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'[States and Markets] should be read by every student of international political economy.' - International Relations Theory. Susan Strange was one of the most influential international relations scholars of the latter half of the twentieth century. She is regarded by many as the creator of the discipline of international political economy (IPE) and leaves behind an impressive body of work. States and Markets is one of Strange's seminal texts. Strange Introduces the reader to a unique critical model for understanding the relationship between politics and economics centred on her four-faceted model of power consisting of: security, production, finance and knowledge. Using these terms Strange provides a rigorous analysis of the effects of political authority, including states, on markets and conversely of market forces on states. The Revelations edition includes a new foreword by Ronen Palan.
A translation of one of the single most important works of recent French philosophy, Badiou's magnum opus, and a must-have for his growing following and anyone interested in contemporary Continental thought.
This is critical commentary on the weaknesses of the international financial system as they appeared in the 1970s and early 1980s. Written in a clear, accessible style, it challenges conventional ideas on the role of money in world society.
Offers an examination of the field of international political economy, the contrasting worldviews of its American and British schools, and the different ways scholars have sought to meet the challenges posed by an ever more complex and interdependent world economy.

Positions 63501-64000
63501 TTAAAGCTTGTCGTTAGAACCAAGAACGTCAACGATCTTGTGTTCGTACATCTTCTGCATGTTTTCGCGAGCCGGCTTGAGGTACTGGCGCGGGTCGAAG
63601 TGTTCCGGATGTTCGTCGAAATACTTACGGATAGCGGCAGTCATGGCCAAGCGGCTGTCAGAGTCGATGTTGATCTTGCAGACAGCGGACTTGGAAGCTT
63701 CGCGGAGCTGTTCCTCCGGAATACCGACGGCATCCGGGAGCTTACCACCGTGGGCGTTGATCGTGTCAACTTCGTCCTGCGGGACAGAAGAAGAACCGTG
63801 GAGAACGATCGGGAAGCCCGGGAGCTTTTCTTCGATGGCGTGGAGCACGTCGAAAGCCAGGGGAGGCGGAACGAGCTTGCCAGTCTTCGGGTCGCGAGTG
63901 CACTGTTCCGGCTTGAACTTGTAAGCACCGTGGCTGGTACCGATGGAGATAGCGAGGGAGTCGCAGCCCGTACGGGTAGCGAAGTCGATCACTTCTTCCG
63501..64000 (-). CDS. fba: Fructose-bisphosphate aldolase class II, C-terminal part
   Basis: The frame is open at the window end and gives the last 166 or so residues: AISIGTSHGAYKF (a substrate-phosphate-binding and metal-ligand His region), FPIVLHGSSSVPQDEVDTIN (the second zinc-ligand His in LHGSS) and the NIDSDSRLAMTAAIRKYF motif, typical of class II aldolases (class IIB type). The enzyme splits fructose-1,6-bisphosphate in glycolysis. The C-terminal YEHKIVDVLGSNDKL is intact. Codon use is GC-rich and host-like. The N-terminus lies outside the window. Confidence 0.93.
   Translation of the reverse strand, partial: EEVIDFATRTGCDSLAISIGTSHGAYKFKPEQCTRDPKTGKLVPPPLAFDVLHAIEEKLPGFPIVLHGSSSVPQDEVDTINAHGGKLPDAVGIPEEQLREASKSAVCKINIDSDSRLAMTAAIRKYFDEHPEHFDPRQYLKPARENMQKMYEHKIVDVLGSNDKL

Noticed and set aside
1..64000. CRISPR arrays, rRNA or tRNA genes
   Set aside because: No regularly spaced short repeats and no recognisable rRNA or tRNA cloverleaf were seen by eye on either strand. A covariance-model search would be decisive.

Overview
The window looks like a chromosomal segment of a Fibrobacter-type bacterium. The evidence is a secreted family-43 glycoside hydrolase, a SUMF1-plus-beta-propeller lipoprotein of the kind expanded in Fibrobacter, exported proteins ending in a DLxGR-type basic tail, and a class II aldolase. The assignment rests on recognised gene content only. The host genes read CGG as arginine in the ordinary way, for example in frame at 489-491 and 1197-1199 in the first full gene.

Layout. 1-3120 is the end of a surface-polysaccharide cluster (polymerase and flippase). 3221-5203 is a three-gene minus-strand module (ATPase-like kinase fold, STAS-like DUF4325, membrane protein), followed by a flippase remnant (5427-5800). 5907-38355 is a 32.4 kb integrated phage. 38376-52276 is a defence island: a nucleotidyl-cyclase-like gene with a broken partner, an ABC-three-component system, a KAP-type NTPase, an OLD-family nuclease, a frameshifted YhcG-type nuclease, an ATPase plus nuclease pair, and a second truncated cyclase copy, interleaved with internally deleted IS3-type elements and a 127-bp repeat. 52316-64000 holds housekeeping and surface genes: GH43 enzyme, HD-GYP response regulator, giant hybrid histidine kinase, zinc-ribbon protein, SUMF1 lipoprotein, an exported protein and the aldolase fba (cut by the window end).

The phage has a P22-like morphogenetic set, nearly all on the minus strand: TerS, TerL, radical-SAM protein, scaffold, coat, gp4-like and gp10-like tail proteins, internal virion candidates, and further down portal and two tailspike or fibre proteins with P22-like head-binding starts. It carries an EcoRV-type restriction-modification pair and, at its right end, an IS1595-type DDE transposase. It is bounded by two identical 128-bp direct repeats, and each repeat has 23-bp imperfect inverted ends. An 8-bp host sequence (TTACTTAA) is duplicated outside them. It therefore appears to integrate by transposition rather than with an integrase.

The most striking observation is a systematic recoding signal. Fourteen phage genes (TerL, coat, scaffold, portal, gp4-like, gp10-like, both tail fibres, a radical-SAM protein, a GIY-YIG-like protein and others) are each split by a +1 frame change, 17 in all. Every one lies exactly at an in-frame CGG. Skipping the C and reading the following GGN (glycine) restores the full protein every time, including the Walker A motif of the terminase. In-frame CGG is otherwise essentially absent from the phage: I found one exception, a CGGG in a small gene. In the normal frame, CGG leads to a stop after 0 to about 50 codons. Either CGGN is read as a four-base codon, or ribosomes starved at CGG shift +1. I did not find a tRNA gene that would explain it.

The economic boom of the 1990s veiled a grim reality: in addition to the growing gap between rich and poor, the gap between good and bad quality jobs was also expanding. The postwar prosperity of the mid-twentieth century had enabled millions of American workers to join the middle class, but as author Arne L. Kalleberg shows, by the 1970s this upward movement had slowed, in part due to the steady disappearance of secure, well-paying industrial jobs. Ever since, precarious employment has been on the rise—paying low wages, offering few benefits, and with virtually no long-term security. Today, the polarization between workers with higher skill levels and those with low skills and low wages is more entrenched than ever. Good Jobs, Bad Jobs traces this trend to large-scale transformations in the American labor market and the changing demographics of low-wage workers. Kalleberg draws on nearly four decades of survey data, as well as his own research, to evaluate trends in U.S. job quality and suggest ways to improve American labor market practices and social policies. Good Jobs, Bad Jobs provides an insightful analysis of how and why precarious employment is gaining ground in the labor market and the role these developments have played in the decline of the middle class. Kalleberg shows that by the 1970s, government deregulation, global competition, and the rise of the service sector gained traction, while institutional protections for workers—such as unions and minimum-wage legislation—weakened. Together, these forces marked the end of postwar security for American workers. The composition of the labor force also changed significantly; the number of dual-earner families increased, as did the share of the workforce comprised of women, non-white, and immigrant workers. Of these groups, blacks, Latinos, and immigrants remain concentrated in the most precarious and low-quality jobs, with educational attainment being the leading indicator of who will earn the highest wages and experience the most job security and highest levels of autonomy and control over their jobs and schedules. Kalleberg demonstrates, however, that building a better safety net—increasing government responsibility for worker health care and retirement, as well as strengthening unions—can go a long way toward redressing the effects of today’s volatile labor market. There is every reason to expect that the growth of precarious jobs—which already make up a significant share of the American job market—will continue. Good Jobs, Bad Jobs deftly shows that the decline in U.S. job quality is not the result of fluctuations in the business cycle, but rather the result of economic restructuring and the disappearance of institutional protections for workers. Only government, employers and labor working together on long-term strategies—including an expanded safety net, strengthened legal protections, and better training opportunities—can help reverse this trend. A Volume in the American Sociological Association’s Rose Series in Sociology.